The last line has been cast…
The last day has arrived. At the beginning of this cruise, we were looking at the calendar thinking what a long spans of time this would amount to. We were open to such an array of possibilities, so many new people to learn from and work with, the experience as a whole seemed overwhelming. Now, a short three weeks later, we are all gathering
for the last few hours packing and getting ready to disembark officially tomorrow.
Today was no lapse of activity though. We had two Landers to recover, samples to process, core tubes to archive, and an event unto itself, pack up the labs and supplies of 6 scientists. The Lander recoveries went like clockwork. All 18 samples were successfully collected from both, and are still being processed as we speak. Also during the last few stations, we were sampling pore water and sediments for Neodymium, a “rare Earth” element (called this even though it is widely distributed in the Earth’s crust), that Dr. McManus and April Abbott will be researching further in the years to come.
Which brings me to the overview I would like to leave you with from this trip: science is not something to be only read, and it does not happen in a day. The efforts of 6 different scientists, plus the graduate students, research assistants, field assistants, and crew have been in the works for well over the past year to bring us to this point today. Grants were written and approved, preliminary research and logistics were carried out, and packing seems to be an art form, where they did not have the room to bring 15 extras of everything aboard but also did not run out of needed supplies. Now, that this portion is through, all of these samples, graphs, metadata, observations, and notes need to be processed and formulated into work that will be published; maybe questions will be answered, or maybe new questions will arise and need further study. This is the most basic way to put that more goes on behind the scenes to get to that point of publication, in which we the average citizens hear about research like this in a report or magazine article.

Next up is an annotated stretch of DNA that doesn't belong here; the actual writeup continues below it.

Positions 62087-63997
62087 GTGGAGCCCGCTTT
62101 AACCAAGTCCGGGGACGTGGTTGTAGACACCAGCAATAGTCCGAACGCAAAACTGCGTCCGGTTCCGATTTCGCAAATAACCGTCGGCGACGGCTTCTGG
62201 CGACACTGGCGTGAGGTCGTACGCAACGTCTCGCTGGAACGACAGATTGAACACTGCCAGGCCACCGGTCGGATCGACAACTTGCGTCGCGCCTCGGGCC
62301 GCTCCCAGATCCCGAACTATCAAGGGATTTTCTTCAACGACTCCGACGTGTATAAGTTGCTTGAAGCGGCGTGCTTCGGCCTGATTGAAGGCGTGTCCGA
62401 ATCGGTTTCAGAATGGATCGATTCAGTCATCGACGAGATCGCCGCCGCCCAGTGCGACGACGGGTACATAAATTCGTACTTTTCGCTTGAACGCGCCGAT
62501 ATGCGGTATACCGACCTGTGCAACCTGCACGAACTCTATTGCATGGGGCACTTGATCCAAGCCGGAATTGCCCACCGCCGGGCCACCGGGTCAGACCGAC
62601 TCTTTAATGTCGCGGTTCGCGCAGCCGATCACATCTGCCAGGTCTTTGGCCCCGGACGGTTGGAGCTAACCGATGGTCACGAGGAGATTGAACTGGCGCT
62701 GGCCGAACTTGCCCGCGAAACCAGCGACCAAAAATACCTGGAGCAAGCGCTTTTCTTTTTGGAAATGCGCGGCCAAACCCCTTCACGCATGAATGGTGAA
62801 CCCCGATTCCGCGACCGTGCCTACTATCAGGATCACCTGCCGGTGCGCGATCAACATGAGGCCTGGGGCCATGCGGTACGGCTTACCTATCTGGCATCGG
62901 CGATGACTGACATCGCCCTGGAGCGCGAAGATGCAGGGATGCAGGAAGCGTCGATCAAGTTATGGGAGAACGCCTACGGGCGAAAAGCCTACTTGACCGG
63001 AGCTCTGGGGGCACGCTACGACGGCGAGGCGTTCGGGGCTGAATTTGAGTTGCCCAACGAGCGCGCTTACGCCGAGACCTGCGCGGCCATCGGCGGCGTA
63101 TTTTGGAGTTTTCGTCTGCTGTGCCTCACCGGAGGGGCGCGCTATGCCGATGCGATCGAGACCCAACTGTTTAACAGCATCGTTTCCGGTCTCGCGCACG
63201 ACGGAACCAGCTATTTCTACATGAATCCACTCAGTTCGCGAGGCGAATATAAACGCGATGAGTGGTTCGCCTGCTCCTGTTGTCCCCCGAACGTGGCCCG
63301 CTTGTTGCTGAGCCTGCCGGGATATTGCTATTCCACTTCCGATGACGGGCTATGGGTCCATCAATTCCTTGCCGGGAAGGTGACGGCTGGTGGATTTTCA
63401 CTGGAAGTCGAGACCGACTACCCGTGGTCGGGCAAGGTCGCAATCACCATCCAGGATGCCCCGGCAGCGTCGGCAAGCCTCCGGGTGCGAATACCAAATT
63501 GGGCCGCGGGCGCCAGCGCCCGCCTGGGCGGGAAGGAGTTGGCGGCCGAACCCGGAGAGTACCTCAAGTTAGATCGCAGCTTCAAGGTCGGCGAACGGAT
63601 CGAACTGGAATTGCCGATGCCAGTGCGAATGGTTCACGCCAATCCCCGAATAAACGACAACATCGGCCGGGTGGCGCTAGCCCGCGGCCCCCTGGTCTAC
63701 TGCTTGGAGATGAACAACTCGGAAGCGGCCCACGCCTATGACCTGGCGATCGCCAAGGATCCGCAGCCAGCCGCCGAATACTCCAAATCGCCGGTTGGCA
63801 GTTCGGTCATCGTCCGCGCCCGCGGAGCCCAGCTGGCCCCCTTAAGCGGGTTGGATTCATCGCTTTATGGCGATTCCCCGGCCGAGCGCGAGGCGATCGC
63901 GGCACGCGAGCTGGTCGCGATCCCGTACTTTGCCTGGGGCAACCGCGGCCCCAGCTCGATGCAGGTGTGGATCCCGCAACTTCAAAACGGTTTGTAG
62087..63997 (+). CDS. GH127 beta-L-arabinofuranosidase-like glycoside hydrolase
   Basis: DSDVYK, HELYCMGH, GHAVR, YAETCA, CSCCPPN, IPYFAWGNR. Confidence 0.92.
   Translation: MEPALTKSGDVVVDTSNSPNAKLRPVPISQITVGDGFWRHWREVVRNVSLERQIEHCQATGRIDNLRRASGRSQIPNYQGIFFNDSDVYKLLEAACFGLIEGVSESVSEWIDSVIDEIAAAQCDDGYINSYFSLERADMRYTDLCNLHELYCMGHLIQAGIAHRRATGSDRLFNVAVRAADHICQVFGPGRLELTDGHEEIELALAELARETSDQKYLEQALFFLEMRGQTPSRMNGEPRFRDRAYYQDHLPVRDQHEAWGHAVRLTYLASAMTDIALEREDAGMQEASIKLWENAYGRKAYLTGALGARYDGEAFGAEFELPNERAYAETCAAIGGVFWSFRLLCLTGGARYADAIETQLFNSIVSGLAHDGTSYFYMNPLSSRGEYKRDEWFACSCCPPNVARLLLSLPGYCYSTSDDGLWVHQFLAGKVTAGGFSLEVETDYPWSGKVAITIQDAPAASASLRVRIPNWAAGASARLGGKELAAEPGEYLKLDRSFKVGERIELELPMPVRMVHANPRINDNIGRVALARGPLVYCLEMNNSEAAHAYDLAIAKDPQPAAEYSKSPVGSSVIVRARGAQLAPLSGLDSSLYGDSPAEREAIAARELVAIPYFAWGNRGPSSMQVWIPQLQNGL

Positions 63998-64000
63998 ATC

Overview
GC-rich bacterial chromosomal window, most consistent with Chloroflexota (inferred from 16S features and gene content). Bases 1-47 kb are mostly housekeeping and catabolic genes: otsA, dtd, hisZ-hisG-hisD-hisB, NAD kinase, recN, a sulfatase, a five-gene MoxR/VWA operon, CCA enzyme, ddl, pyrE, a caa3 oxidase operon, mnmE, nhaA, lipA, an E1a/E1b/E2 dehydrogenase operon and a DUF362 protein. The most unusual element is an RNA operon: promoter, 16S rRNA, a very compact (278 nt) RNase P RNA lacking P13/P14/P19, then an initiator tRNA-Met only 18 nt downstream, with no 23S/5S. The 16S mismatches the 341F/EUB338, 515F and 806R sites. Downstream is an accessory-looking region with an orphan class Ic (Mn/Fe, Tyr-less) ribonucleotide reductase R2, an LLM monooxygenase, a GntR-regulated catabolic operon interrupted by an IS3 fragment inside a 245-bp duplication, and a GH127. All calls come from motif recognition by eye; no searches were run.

And along the trip, no matter how busy, Dr. Berelson, Dr. Hammond, Dr. Maiti, Dr. McManus, Dr. Severmann, or Jesse Muratli would not only stop to explain what they were doing, but they would explore with us. We tried several variations on a redox experiment with the core samples. Unfortunately, the materials I was using did not work with the needs of the indicator to show lack of oxygen. However, Dr. Severmann took it upon herself to help me with distinguishing variables, ruling out possibilities of why it was not working, and was testing various hypotheses of her own along the way. Or Dr. Hammond would still take the time to sieve out some of his core samples, just to see what was in there. Science is constantly questioning and pursing answers…even if you are satisfied with the results of one series, you will still have questions that lead you to your next inquiry.
We want to thank all of you who have followed us on our journey, and hope you have learned a thing or two from this FerrOCious Cruise. There will be more lessons and elements posted in the next few weeks, as well as photos and videos from the expedition. Please continue to send us your questions as long as the link is available. Best wishes this coming year, and from all of the Science Team, Crew, and Teachers: Stay FerrOCious!
As it is posted on the board with our final daily schedule:
09:00 Lander I recovery
13:00 Lander II recovery
18:00 Kumalisa (Swahili for “completed”)